Four members of the fifth-ranked Terrapins squad were named to the All-ACC Teams announced Monday. Thomas earned first team honors, while Tianna Hawkins made the second team. Lynetta Kizer and Laurin Mincy each earned honorable mention honors and Kizer was enamed the ACC’s Sixth Player of the Year. Brene Moseley was named to the ACC All-Freshman Team Tuesday and Alicia DeVaughn was named to the ACC All-Defensive Team Wednesday.
The Terrapins (25-4, 11-4 ACC) will open play in the 35th Annual ACC Women’s Basketball Tournament Friday evening at approximately 8 p.m. as the No. 3 seed. They will play either sixth-seeded Virginia or 11th-seeded Boston College, depending on Thursday’s result.
All eight games on Thursday and Friday will be broadcast on the league’s regional sports network (RSN), which includes Comcast SportsNet +, Fox Sports South, Fox Sports Florida and the New England Sports Network. Friday’s contest can be seen locally on Comcast SportsNet +. The entire tournament can also be seen on ESPN3 and Maryland’s games will also be shown online on the Terps’ Facebook page at www.facebook.com/MarylandWomensBasketballFans.
For more information, visit the official site of the 2012 ACC Women’s Basketball Tournament at www.theACC.com/SheCanPlay. Fans can also follow the upcoming Tournament games on Twitter at @ACCwbb.
Maryland is ranked No. 5 in the latest ESPN/USA Today Division I Top 25 Coaches’ poll and No. 6 in this week’s Associated Press rankings.
The Baltimore Sun’s Kevin Van Valkenburg joined me in studio Wednesday on “The Reality Check” on AM1570 WNST.net. We held a very special year-end awards show that we cleverly titled “The Van Clarkenburgs.” Here is a rundown of our winners…
Glenn Clark: O’s decision to bring Zach Britton up with team from Spring Training
Kevin Van Valkenburg: Britton’s May 18 start vs. New York Yankees
Glenn: Birds’ decision to demote Britton midway through season
Kevin: Mike Flanagan suicide death
Glenn: Terrell Suggs
Kevin: Drafting Torrey Smith
Glenn: Trading for Lee Evans instead of signing free agent Malcom Floyd
Kevin: 12-7 loss to Jacksonville Jaguars October 24
“Best Other Local Sports”-
Glenn: Towson University Football
Kevin: Graham Motion trained Animal Kingdom wins Kentucky Derby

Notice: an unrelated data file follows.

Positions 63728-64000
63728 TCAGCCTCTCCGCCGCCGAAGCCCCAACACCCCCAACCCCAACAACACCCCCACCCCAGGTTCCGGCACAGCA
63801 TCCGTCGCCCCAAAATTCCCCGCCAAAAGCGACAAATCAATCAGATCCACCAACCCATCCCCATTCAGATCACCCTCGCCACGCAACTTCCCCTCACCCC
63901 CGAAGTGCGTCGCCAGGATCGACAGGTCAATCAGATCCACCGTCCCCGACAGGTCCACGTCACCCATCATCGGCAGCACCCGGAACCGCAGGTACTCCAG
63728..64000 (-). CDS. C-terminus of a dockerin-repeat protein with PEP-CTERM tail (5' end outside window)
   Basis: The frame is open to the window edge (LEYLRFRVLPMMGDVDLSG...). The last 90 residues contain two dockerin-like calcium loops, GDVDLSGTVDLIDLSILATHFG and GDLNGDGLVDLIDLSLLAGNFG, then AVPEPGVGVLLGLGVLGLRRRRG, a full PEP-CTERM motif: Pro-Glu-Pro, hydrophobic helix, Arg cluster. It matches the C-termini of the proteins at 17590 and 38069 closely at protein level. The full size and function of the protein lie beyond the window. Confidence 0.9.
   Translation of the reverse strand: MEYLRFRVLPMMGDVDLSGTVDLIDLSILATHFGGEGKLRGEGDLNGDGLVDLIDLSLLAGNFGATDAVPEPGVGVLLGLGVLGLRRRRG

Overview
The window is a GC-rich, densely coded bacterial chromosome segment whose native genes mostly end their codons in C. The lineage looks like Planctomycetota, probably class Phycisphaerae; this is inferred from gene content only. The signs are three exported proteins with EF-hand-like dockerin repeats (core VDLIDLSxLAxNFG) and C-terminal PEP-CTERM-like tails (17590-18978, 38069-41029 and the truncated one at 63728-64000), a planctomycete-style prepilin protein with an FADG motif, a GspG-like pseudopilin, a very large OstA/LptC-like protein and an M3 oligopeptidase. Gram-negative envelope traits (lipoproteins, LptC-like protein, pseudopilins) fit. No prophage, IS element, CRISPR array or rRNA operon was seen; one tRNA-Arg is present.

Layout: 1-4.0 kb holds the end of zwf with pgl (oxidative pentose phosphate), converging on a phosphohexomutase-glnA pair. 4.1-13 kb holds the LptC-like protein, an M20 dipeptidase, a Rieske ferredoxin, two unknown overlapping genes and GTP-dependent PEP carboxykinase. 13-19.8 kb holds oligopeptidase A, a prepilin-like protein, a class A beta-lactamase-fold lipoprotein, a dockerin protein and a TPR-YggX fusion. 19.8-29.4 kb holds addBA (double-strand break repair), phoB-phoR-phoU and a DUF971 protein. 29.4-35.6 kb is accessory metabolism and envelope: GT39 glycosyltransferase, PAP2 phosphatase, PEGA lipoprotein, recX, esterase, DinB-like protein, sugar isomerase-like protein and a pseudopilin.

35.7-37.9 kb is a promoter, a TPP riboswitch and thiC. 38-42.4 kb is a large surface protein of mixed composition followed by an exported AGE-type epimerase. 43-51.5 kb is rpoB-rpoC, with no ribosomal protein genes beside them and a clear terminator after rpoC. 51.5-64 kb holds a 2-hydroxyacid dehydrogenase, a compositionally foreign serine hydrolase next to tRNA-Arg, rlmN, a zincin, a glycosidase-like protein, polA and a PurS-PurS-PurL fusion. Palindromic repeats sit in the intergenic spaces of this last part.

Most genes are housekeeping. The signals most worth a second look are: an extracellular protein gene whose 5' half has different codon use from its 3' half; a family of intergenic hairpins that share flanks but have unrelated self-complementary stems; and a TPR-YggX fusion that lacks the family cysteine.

“Worst Other Local Sports”-
Glenn: Randy Edsall’s first season in College Park
Kevin: Kevin Anderson’s handling of Mike Leach, Sean Miller
What topic deserved more conversation in 2011?
Glenn: Novak Djokovic’s incredible season
Kevin: Ugly nature of NCAA/College Sports
What topic received too much conversation?
Glenn: Tim Tebow
Kevin: LeBron James
Who did the best coaching job in 2011?
Glenn: Joe Maddon
Kevin: Rick Carlisle
Who did the worst coaching job in 2011?
Glenn: Norv Turner
Kevin: Norv Turner
What was the best game you attended in 2011?
Glenn: Maryland’s 4-3 2OT soccer win at UMBC
Kevin: Baltimore Ravens’ 23-20 win over Pittsburgh Steelers at Heinz Field
What was the best game you watched on TV in 2011?
Glenn: World Series Game 6 St. Louis Cardinals/Texas Rangers
Kevin: Women’s World Cup Quarterfinal Team USA/Brazil
What about sports were we “better off” for in 2011?
Glenn: NBA starting on Christmas Day
Kevin: Appreciation of Women’s World Cup
What sports media type do you love but hate to follow on Twitter?
Glenn: Gregg Doyel (CBSSports.com)
Kevin: Darren Rovell (CNBC)
I tried explaining to everyone it wouldn’t matter if the Cowboys blew out Oklahoma Saturday night in Stillwater. Every time someone asked a question like “what if the Pokes win by a score of 50-0?” I responded with a simple “it won’t matter.”
I was right. Louisiana State will face Alabama again in the BCS Championship Game and OSU will get to watch after playing Stanford in the Fiesta Bowl.